Source: Royal Russia
December 15, 2016
During the Soviet years, numerous architectural monuments of the Moscow Kremlin were lost. Churches, monasteries, and other monuments were destroyed because they were reminders of the tsarist past, and to make way for architectural monuments which would reflect the new regime headed by Lenin and later Stalin.
The early 20th century postcard (above) reflects some of the greatest architectural losses in the Moscow Kremlin during the late 1920s - please refer to the numbers and the accompanying images below for additional information about each respective monument . .
1 - The Maly Nikolayevsky Palace or Small Nicholas Palace was built in 1775. The palace was a favourite residence of Grand Duke Nicholas Pavlovich (future Emperor Nicholas I), and it was here that his son, the future Alexander II, was born on April 17, 1818. The palace later became a residence of Grand Duke Sergei Alexandrovich during his years as Governor of Moscow. The palace was badly damaged during the Bolshevik Revolution, it was destroyed by the Soviets in 1929.
2 - The monument to Emperor Alexander II was begun under his son Alexander III in 1893, and was completed five years later under his grandson Nicholas II in 1898.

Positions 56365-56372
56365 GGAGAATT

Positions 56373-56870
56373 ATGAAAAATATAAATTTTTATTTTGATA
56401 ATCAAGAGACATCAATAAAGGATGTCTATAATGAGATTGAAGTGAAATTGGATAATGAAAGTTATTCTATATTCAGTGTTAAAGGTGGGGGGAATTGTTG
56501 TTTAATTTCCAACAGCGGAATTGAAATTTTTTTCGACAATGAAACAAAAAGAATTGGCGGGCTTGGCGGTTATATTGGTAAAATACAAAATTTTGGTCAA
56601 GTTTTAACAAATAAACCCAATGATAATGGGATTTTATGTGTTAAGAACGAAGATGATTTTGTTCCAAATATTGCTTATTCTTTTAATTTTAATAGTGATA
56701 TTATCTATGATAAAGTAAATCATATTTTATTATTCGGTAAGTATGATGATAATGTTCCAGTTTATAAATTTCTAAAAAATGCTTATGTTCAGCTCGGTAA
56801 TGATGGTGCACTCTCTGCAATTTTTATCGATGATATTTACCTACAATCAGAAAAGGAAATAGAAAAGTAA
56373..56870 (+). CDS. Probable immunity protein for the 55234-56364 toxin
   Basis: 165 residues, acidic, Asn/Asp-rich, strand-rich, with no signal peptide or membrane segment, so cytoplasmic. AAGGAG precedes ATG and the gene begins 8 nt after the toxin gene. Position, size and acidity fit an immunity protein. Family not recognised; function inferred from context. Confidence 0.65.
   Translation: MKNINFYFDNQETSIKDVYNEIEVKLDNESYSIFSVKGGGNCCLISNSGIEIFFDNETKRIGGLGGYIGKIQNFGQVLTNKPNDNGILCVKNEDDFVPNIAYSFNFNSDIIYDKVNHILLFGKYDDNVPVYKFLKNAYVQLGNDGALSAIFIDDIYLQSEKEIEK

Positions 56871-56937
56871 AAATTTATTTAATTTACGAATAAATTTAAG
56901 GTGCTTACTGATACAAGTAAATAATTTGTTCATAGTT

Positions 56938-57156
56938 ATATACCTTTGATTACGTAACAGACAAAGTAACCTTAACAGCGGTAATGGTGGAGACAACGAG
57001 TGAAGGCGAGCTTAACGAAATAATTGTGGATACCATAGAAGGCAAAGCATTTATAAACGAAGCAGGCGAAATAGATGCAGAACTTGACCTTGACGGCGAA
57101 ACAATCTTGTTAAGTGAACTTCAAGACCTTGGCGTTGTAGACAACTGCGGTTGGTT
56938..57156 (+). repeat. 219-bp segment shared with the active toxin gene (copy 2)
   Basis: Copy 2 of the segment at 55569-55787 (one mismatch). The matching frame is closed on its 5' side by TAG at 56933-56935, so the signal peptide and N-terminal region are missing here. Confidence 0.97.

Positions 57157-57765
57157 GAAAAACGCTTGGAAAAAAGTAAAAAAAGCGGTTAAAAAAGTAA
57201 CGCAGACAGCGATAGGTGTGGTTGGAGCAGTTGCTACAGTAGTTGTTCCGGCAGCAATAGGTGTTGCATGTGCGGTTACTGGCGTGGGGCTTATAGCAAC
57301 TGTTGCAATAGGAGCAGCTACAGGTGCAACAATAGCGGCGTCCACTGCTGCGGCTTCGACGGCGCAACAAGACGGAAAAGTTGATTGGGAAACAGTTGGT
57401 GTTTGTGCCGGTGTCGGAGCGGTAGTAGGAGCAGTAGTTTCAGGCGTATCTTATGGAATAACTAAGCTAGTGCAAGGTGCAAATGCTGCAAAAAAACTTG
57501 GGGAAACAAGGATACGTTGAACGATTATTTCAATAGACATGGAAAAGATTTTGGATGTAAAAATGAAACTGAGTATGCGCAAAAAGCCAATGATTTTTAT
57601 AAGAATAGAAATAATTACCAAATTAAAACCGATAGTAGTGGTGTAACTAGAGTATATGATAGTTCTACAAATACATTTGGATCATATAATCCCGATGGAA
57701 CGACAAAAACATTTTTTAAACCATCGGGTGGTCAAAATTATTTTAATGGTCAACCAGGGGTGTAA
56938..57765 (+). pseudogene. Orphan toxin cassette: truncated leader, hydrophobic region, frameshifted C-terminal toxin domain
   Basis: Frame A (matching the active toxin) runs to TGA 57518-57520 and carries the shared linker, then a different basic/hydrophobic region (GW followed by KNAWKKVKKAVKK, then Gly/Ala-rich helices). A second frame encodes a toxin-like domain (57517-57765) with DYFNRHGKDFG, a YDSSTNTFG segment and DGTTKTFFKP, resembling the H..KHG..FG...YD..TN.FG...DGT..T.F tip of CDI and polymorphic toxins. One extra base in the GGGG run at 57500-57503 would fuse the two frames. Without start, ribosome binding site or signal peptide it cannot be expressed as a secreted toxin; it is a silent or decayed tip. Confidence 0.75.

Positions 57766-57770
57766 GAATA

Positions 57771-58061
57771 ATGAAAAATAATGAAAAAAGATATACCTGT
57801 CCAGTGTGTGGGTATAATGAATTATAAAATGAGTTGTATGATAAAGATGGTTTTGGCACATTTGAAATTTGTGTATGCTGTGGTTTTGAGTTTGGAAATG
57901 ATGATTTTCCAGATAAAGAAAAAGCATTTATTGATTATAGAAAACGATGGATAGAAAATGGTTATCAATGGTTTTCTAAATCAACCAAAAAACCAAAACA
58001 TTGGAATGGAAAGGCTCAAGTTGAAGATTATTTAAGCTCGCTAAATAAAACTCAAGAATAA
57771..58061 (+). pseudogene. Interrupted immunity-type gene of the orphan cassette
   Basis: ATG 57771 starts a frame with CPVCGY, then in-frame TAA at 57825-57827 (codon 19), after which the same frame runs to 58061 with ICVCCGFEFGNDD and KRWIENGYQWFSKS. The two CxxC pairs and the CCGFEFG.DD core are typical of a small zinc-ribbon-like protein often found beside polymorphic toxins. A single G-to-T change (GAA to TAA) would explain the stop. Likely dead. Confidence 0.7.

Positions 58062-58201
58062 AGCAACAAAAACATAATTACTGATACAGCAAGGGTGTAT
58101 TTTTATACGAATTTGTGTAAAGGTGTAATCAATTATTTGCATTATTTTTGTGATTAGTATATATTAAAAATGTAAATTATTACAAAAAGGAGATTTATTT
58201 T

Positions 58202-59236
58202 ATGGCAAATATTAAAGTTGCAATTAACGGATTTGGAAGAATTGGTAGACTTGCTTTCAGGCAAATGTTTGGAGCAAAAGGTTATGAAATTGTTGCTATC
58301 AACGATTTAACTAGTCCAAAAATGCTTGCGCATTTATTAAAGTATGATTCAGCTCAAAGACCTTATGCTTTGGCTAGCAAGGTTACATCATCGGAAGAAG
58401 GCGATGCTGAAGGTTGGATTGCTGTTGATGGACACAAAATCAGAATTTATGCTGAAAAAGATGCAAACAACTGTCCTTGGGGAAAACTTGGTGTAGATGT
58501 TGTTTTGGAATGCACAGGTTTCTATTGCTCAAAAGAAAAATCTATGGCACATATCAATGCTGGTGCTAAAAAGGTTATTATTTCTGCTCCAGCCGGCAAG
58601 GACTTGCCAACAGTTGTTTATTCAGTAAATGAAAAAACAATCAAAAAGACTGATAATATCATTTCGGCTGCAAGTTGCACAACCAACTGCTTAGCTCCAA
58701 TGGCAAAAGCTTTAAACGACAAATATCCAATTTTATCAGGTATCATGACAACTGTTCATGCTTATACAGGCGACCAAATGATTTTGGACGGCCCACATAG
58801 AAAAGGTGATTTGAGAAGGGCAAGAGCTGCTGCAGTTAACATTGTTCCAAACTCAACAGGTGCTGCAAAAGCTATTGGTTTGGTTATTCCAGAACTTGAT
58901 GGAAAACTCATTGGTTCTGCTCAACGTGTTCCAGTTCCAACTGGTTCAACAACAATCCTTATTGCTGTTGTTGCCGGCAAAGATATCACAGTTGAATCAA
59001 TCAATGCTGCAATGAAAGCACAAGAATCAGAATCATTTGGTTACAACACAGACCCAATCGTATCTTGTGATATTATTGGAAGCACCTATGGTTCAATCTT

2a - The memorial consisted of a life-size bronze sculpture of the "reformer tsar". The statue was demolished in the summer of 1918, while the columns and gallery stood until the end of the 1920s.
3 - The Voznesensky (Ascension) Convent was founded at the beginning of the 15th century near the Kremlin’s Spassky (Savior’s) Gate. It was destroyed in 1929.
4 - The two chapels at the Spassky Gates (facing Red Square) were built in the “Russian style” in 1866. Both belonged to St Basil's Cathedral. The left houses the sacred image of Our Lady of Smolensk as a reminder of the city’s return to the Russian lands in the 16th century. The right is renowned for its sacred image of Christ the Savior, an exact replica of the icon over Spassky Gates. They were both demolished in 1929.
The 16th-century icon was bricked over during the 1930s, and restored to its original in 2010.
5 - The Church of Konstantin and Elena in the lower section of the Kremlin Garden was built in 1692 by Tsarina Natalia Naryshkina, mother of Peter I. It was demolished in 1928. Now the site is home to government buildings and a helipad.
I have published numerous articles on the destruction and proposal to reconstruct the Chudov and Voznesensky monasteries on my Royal Russia News blog, click on the link below for more information and photos:
I am currently conducting research for an article on the lost architectural monuments of the Moscow Kremlin, scheduled for publication in the No. 12 Summer 2017 issue of Royal Russia.